What Bird Looks Like a Penguin but Can Fly?
Any black and white bird that stands reasonably upright could be mistaken for a penguin, and that describes every member of the Alcidae family.
This bird family dates back 40 million years and includes all auks, guillemots, murres, and puffins. Unlike the penguin, all these birds can fly as well as dive.
Most of the birds that resemble penguins belong to this family, although the booby and the puffin are exceptions to that rule.
#1 Little Auk
The little auk measures just 7 inches tall but, despite its diminutive size, is fast and agile in the water.
Unlike the penguin, little auks are naturally buoyant and use this weightlessness to shoot up to the water’s surface, capturing small fish along the way.
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During breeding, the little auk turns almost entirely black, losing most of its characteristic white feathers. At this time, little auks establish large colonies on the rocks and cliffs along the water’s edge.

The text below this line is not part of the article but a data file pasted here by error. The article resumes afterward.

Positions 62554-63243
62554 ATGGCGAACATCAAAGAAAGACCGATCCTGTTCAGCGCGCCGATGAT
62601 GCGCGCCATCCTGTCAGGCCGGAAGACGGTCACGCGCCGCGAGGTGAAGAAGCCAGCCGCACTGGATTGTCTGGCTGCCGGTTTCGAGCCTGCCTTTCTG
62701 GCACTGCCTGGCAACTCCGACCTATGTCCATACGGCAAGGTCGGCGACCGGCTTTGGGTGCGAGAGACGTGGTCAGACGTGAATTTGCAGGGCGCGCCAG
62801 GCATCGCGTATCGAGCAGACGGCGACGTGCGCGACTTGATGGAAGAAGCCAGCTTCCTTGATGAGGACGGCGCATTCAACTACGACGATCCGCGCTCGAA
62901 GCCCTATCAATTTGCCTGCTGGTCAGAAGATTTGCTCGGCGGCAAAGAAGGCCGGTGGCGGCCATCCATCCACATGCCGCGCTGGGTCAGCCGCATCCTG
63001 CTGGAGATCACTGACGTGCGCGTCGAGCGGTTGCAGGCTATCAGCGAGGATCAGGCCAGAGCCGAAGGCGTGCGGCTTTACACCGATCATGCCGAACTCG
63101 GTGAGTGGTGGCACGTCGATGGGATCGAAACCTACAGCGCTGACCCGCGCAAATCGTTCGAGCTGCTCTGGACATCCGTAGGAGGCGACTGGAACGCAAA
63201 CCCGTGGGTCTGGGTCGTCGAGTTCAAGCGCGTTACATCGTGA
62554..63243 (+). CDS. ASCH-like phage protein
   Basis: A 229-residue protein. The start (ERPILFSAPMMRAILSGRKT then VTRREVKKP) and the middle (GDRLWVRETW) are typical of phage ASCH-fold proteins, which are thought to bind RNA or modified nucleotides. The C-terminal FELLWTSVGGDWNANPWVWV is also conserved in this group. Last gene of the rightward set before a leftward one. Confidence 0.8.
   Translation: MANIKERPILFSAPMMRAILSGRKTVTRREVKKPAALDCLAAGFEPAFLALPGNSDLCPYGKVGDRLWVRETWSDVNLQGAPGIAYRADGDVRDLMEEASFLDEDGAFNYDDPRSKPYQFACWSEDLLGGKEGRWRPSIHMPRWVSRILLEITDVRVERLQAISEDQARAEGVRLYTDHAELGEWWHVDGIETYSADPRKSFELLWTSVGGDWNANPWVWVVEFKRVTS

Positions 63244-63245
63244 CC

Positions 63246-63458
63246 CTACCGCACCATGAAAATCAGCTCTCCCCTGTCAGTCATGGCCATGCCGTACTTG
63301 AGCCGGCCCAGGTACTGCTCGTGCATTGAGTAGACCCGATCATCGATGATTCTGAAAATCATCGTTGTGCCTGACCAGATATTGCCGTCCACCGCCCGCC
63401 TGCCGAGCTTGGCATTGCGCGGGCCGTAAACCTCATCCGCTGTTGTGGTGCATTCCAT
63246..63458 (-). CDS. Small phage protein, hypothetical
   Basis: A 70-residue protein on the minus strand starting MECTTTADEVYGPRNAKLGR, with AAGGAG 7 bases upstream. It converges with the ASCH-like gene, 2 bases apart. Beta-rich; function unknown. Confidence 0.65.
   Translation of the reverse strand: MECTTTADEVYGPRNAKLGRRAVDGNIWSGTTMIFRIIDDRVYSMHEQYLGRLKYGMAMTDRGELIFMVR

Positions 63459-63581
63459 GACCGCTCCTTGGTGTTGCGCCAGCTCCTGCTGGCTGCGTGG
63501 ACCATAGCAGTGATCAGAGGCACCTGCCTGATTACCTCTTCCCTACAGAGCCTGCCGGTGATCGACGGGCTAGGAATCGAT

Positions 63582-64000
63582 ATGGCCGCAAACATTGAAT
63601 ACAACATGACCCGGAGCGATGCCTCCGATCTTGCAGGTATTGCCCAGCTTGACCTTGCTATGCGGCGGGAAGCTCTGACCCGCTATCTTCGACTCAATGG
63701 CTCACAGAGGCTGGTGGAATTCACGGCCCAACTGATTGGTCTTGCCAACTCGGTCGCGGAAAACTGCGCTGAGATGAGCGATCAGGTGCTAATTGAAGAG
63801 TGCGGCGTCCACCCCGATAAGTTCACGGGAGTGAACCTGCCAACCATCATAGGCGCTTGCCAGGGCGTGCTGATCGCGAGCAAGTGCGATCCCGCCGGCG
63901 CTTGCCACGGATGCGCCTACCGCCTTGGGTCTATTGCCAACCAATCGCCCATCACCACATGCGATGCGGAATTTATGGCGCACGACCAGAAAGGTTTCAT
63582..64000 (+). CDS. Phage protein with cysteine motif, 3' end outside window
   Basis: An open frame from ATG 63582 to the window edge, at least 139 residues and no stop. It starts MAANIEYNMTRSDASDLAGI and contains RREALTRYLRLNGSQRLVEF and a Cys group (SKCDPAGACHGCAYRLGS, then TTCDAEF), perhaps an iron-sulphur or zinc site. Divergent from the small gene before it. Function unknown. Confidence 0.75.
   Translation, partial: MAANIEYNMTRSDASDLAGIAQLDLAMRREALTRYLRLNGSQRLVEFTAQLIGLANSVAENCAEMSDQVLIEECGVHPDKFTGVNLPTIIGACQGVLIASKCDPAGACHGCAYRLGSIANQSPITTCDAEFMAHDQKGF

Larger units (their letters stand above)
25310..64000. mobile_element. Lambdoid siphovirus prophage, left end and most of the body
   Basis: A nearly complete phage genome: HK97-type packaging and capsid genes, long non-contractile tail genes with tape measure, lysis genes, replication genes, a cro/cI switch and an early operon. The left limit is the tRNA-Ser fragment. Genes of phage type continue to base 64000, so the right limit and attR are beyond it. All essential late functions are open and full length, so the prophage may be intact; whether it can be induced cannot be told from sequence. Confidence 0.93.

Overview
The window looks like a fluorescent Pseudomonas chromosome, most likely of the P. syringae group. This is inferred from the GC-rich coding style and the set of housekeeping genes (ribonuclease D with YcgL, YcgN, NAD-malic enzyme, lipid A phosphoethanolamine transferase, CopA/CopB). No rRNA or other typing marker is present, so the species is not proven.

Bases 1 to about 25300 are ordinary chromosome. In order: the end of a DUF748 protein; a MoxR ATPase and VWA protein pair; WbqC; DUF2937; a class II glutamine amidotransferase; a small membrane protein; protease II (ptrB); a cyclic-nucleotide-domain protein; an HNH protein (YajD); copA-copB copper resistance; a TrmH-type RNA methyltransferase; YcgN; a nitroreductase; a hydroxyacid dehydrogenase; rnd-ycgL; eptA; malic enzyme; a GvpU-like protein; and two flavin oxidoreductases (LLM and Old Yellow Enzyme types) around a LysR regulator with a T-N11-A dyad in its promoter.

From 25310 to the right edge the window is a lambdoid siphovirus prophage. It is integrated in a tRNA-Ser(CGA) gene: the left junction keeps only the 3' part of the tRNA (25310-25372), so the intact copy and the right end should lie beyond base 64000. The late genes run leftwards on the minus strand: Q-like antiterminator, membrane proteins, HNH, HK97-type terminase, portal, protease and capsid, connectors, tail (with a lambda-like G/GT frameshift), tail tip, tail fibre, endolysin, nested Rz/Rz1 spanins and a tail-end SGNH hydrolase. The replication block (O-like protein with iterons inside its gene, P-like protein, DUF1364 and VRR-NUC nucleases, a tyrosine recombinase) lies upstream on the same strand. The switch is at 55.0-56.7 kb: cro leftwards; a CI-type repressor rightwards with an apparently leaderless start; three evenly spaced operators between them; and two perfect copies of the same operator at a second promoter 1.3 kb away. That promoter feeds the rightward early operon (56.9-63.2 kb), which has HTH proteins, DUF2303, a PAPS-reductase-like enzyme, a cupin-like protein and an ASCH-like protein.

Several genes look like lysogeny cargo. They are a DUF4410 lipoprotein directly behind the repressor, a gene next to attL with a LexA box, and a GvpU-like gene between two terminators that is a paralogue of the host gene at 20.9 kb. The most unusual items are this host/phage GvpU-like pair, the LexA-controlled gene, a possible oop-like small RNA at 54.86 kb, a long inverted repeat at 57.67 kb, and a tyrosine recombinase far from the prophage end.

Here, they build nests very similar to those of the penguin and lay eggs on a bed of pebbles.
As with penguins, auks share parental responsibilities, with both being responsible for incubating the egg and raising their young.
Unlike penguins, little auks have an extendable pouch beneath their beaks which enables them to carry more food back to the nest.
#2 Common Murre
With a black back and white belly, the common murre looks a lot like a penguin – until it starts flying, that is. But, then, the common murre gives us an idea of what penguins were like before their lost the ability to fly.
Like the penguin, the common murre has a large body to its wing size, making it more adept in the water. But, unfortunately, that also means it has “to work harder to fly,” than other birds.
Common murres are resident in areas similar to those where penguins live. They can be found in the North Atlantic and North Pacific oceans but, unlike penguins, they completely avoid the southern hemisphere.
Penguins spend up to 75% of their lives in water, and the razorbill isn’t far behind them, despite being able to fly.